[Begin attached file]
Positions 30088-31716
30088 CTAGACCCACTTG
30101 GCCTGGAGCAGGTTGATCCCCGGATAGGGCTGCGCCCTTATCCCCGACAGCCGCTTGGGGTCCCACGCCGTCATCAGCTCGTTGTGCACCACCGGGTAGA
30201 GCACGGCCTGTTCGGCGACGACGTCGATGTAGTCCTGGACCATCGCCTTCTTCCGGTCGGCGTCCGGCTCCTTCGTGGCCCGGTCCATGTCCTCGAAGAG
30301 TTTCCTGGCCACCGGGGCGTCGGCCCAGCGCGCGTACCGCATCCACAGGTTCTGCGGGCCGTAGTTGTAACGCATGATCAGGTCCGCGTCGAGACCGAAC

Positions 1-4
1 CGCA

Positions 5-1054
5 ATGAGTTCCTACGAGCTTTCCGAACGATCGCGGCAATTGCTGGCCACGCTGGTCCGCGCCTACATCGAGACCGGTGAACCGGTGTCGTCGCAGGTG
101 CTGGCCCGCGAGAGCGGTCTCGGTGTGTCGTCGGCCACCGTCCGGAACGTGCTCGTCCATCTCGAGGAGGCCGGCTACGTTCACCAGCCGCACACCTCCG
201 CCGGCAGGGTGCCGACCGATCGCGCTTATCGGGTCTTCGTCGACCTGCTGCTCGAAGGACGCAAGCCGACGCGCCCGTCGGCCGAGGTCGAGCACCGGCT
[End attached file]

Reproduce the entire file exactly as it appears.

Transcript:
Positions 30088-31716
30088 CTAGACCCACTTG
30101 GCCTGGAGCAGGTTGATCCCCGGATAGGGCTGCGCCCTTATCCCCGACAGCCGCTTGGGGTCCCACGCCGTCATCAGCTCGTTGTGCACCACCGGGTAGA
30201 GCACGGCCTGTTCGGCGACGACGTCGATGTAGTCCTGGACCATCGCCTTCTTCCGGTCGGCGTCCGGCTCCTTCGTGGCCCGGTCCATGTCCTCGAAGAG
30301 TTTCCTGGCCACCGGGGCGTCGGCCCAGCGCGCGTACCGCATCCACAGGTTCTGCGGGCCGTAGTTGTAACGCATGATCAGGTCCGCGTCGAGACCGAAC

Positions 1-4
1 CGCA

Positions 5-1054
5 ATGAGTTCCTACGAGCTTTCCGAACGATCGCGGCAATTGCTGGCCACGCTGGTCCGCGCCTACATCGAGACCGGTGAACCGGTGTCGTCGCAGGTG
101 CTGGCCCGCGAGAGCGGTCTCGGTGTGTCGTCGGCCACCGTCCGGAACGTGCTCGTCCATCTCGAGGAGGCCGGCTACGTTCACCAGCCGCACACCTCCG
201 CCGGCAGGGTGCCGACCGATCGCGCTTATCGGGTCTTCGTCGACCTGCTGCTCGAAGGACGCAAGCCGACGCGCCCGTCGGCCGAGGTCGAGCACCGGCT